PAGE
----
FITAID: Obviously, Mat & Tia are the reigning champions several years running. Of the athletes that have moved on to phase two, who do you think poses the biggest threat to their continued dominance and does the new format of the Games itself help or hinder that effort?
Marquez: The body of work that Mat & Tia have compiled leads me to believe that this format will only help them. Everyday they train head to head, champion vs champion, in a smaller, more close-quarter environment like they'll see at the Ranch, only with better competition pushing them. As far as the biggest threats I think there's.a short term, and a long term answer for each. Short term, Noah Ohlsen and Katrin Davidsdottir pose the biggest threat, their pedigree and experience make them more at home standing shoulder to shoulder with them than anyone else. Long term it has to be Haley Adams and Justin Medeiros. They're so skilled at such a young age, and they have plenty of time to continue to improve and fine tune plus they have great teams behind them.
FITAID: What do you think are the inherent advantages and challenges of having a limited field in the final events? In the past, while there have always been people ahead on the leaderboard there was always a chance for a comeback. Will an athlete pulling away at the beginning diminish the excitement of the Games?
Marquez: The advantages will be that the athletes have a clearer picture the whole way through of what needs to be done in each event. There's only one heat, and your entire group of opponents is right in front of you and you don't need to worry about an outlier from an earlier heat, or in the mass start events (bike, swim, run, etc.) someone getting squirrely and taking you out. That same element is also a disadvantage if you're far behind or underperforming and the gaps mid-workout or overall are wide. With bigger groups you can set mini goals and chip away by passing one athlete here, another one there, along the way to get to your goal, but even though the point spreads are bigger, you could be staring at 100+ point gaps that FEEL much larger than they are, and hurt the psyche a bit. I fully expect Mat or Tia (or both) to pull away, and just like Regionals or Games past, the race for the podium is where the excitement will be assuming that there's actually a race there.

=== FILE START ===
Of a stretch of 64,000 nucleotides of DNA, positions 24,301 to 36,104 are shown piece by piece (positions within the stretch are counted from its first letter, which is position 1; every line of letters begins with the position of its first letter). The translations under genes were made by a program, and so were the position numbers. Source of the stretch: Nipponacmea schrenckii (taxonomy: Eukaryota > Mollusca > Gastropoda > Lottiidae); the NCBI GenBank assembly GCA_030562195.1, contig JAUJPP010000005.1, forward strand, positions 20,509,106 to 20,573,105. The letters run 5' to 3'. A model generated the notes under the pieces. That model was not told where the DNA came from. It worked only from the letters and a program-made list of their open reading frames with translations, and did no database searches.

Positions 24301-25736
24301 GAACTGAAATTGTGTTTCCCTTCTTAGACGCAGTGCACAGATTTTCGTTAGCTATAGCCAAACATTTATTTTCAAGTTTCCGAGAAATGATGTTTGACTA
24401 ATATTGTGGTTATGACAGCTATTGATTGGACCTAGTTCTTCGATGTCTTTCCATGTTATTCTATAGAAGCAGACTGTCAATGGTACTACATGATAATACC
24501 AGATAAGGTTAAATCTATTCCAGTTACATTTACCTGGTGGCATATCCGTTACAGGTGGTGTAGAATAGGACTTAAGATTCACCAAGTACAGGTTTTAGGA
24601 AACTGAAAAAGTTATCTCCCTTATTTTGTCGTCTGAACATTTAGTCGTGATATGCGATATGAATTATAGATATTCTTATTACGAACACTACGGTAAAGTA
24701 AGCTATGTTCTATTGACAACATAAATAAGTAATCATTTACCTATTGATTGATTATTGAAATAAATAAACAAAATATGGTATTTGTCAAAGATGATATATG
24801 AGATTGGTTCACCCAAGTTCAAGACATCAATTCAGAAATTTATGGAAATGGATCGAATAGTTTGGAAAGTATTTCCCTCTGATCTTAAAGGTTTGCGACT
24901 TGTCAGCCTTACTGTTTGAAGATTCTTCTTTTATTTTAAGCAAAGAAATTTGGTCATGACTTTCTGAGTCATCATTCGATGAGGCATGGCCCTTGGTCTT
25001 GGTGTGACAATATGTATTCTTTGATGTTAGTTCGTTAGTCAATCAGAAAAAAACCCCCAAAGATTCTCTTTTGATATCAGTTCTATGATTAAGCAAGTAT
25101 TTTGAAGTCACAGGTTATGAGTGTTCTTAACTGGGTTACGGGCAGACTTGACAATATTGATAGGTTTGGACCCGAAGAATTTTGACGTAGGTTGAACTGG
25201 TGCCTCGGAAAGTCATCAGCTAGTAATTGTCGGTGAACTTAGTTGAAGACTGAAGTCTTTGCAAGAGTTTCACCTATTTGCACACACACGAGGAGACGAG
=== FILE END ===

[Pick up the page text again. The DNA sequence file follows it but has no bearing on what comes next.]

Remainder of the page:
FITAID: Depending on the trajectory of the pandemic, the 2021 Games could be executed in a variety of different ways. Is CrossFit HQ already considering some of their options for next year?
Marquez: Both the new CEO and Owner Eric Roza, and Director of Sport Dave Castro has stated that they are considering options and working to build a season that is flexible enough to push forward through the pandemic restrictions should they continue while still providing plenty of competition and entertainment options for fans and athletes so season still feels complete and legitimate. Since the sale of the company, the demeanor and spirit within the community and sport has been reinvigorated so I have full faith that 2021 will be great.
At the core of the CrossFit Games it serves as a proving ground for elite fitness, regardless of the amount of fans watching or grandeur of the coliseum. With Tommy Marquez at the commentator helm, this year’s innovative Games format will be sure to excite both new and OG CrossFit fans. Be sure to check out who is chosen as the Fittest as the ten finalists throw down at the Ranch this weekend.